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      A Review of Opportunities to Improve the Health of People Involved in the Criminal Justice System in the United States

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      Annual Review of Public Health
      Annual Reviews

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          Abstract

          In the past decade, many constituencies have questioned the efficacy, cost, and unintended consequences of mass incarceration in the United States. Although substantial evidence now demonstrates that US incarceration policies have had unintended adverse health consequences, we know less about the strategies and policies that can prevent or reduce these problems for justice-involved individuals and how the criminal justice system (CJS) can contribute to the Healthy People 2020 national goal of eliminating inequities in health. This review examines strategies that have been used to improve the health of people at various stages of CJS involvement, including diversion from jail and prison stays into community settings, improvements to the social and physical environments within correctional facilities, provision of health and other services to inmates, assistance for people leaving correctional facilities to make the transition back to the community, and systems coordination and integration.

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          Prevalence of chronic medical conditions among jail and prison inmates in the USA compared with the general population.

          Despite growing inmate populations in the USA, inmates are excluded from most national health surveys and little is known about whether the prevalence of chronic disease differs between inmates and the non-institutionalised population. Nationally representative, cross-sectional data from the 2002 Survey of Inmates in Local Jails, 2004 Survey of Inmates in State and Federal Correctional Facilities and 2002-4 National Health Interview Survey Sample Adult Files on individuals aged 18-65 were used. Binary and multinomial logistic regression were used to compare the prevalence of self-reported chronic medical conditions among jail (n = 6582) and prison (n = 14,373) inmates and non-institutionalised (n = 76 597) adults after adjusting for age, sex, race, education, employment, the USA as birthplace, marital status and alcohol consumption. Prevalence and adjusted ORs with 95% CIs were calculated for nine important chronic conditions. Compared with the general population, jail and prison inmates had higher odds of hypertension (OR(jail) 1.19; 95% CI 1.08 to 1.31; OR(prison) 1.17; 95% CI 1.09 to 1.27), asthma (OR(jail) 1.41; 95% CI 1.28 to 1.56; OR(prison) 1.34; 95% CI 1.22 to 1.46), arthritis (OR(jail) 1.65; 95% CI 1.47 to 1.84; OR(prison) 1.66; 95% CI 1.54 to 1.80), cervical cancer (OR(jail) 4.16; 95% CI 3.13 to 5.53; OR(prison) 4.82; 95% CI 3.74 to 6.22), and hepatitis (OR(jail) 2.57; 95% CI 2.20 to 3.00; OR(prison) 4.23; 95% CI 3.71 to 4.82), but no increased odds of diabetes, angina or myocardial infarction, and lower odds of obesity. Jail and prison inmates had a higher burden of most chronic medical conditions than the general population even with adjustment for important sociodemographic differences and alcohol consumption.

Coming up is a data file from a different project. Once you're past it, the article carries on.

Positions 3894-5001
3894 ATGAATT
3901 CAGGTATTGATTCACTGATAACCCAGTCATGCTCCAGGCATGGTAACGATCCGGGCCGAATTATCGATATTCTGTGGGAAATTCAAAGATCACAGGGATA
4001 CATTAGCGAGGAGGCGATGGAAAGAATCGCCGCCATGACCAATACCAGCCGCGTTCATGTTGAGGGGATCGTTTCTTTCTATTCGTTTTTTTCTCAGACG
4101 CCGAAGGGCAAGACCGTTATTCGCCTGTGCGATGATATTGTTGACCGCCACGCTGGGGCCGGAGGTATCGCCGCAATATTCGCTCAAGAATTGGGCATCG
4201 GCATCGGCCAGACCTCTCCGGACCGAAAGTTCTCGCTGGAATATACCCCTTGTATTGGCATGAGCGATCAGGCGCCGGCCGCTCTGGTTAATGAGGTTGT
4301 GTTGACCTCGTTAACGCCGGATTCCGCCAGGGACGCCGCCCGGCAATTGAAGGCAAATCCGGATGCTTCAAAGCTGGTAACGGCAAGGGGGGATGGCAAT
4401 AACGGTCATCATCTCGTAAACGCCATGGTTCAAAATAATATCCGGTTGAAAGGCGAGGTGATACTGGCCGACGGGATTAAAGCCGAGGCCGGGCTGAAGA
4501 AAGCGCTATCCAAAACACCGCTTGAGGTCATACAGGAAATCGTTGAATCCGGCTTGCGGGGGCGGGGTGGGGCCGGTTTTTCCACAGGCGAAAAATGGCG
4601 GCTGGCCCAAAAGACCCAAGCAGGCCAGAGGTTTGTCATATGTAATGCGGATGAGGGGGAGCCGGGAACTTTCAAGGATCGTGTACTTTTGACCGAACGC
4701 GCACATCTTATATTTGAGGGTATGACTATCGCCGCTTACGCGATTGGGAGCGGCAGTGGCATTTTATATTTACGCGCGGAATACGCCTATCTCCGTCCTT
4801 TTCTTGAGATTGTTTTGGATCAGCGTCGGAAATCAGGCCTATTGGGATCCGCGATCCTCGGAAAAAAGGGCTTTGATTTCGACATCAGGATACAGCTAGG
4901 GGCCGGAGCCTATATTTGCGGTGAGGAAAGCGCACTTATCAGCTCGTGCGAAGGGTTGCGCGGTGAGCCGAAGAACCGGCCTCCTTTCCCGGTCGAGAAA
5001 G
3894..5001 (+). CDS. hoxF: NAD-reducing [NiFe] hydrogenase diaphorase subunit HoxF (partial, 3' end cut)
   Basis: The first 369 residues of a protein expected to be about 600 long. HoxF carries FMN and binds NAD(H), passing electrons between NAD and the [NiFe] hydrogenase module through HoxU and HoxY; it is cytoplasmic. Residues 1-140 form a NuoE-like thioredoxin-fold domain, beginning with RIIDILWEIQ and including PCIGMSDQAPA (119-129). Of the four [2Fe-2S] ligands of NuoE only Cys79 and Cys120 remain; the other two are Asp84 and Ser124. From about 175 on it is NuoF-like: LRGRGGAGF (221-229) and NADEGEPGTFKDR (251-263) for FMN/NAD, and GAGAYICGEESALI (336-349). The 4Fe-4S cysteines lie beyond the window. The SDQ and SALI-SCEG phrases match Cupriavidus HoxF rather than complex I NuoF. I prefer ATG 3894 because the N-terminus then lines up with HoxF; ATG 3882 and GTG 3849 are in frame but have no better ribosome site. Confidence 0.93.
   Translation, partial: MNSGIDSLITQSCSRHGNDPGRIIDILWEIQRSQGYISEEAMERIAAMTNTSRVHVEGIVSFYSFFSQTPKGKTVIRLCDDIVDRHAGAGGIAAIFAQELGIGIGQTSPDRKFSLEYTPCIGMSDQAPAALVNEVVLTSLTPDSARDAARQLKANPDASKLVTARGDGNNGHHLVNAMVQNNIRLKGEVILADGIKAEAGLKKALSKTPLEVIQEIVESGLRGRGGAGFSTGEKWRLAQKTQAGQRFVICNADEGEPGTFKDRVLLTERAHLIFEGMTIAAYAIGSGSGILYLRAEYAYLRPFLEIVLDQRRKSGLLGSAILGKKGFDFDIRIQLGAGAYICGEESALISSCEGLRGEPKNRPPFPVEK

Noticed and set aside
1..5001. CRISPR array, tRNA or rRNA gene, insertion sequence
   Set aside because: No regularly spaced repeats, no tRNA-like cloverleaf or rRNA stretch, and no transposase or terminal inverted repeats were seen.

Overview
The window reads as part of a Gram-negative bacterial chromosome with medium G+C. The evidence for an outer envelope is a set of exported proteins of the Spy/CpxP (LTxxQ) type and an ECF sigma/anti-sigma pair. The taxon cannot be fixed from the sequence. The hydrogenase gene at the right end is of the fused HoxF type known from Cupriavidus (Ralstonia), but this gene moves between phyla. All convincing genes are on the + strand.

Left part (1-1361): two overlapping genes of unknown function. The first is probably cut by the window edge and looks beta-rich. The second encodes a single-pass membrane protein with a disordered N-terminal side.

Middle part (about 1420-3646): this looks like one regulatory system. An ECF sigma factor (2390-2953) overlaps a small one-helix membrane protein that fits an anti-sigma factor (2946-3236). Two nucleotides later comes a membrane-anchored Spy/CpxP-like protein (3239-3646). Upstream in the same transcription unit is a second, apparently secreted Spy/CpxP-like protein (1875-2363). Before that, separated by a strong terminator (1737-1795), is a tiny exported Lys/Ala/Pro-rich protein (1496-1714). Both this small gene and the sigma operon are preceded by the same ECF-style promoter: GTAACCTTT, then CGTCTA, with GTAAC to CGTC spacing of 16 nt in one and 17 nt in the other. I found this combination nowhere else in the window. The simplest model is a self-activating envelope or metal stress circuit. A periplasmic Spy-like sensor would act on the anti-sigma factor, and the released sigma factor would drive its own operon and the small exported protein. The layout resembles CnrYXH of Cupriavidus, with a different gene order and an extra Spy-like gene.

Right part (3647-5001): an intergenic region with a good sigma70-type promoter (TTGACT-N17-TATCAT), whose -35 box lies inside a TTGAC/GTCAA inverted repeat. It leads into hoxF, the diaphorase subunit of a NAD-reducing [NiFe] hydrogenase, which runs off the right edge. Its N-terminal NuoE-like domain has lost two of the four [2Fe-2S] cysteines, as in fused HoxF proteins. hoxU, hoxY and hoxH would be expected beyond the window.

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            Public health and the epidemic of incarceration.

            An unprecedented number of Americans have been incarcerated in the past generation. In addition, arrests are concentrated in low-income, predominantly nonwhite communities where people are more likely to be medically underserved. As a result, rates of physical and mental illnesses are far higher among prison and jail inmates than among the general public. We review the health profiles of the incarcerated; health care in correctional facilities; and incarceration's repercussions for public health in the communities to which inmates return upon release. The review concludes with recommendations that public health and medical practitioners capitalize on the public health opportunities provided by correctional settings to reach medically underserved communities, while simultaneously advocating for fundamental system change to reduce unnecessary incarceration.
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              The Prison and the Gallows

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                Author and article information

                Journal
                Annual Review of Public Health
                Annu. Rev. Public Health
                Annual Reviews
                0163-7525
                1545-2093
                March 18 2016
                March 18 2016
                : 37
                : 1
                : 313-333
                Affiliations
                [1 ]School of Public Health, City University of New York, New York, NY 10027; email: ,
                [2 ]Hunter College, New York, NY 10035
                Article
                10.1146/annurev-publhealth-032315-021420
                26789388
                824f01d2-de70-4a26-9c38-27f1be197699
                © 2016
                History

                Earth & Environmental sciences,Environmental change,General environmental science,Health & Social care,Public health,Infectious disease & Microbiology

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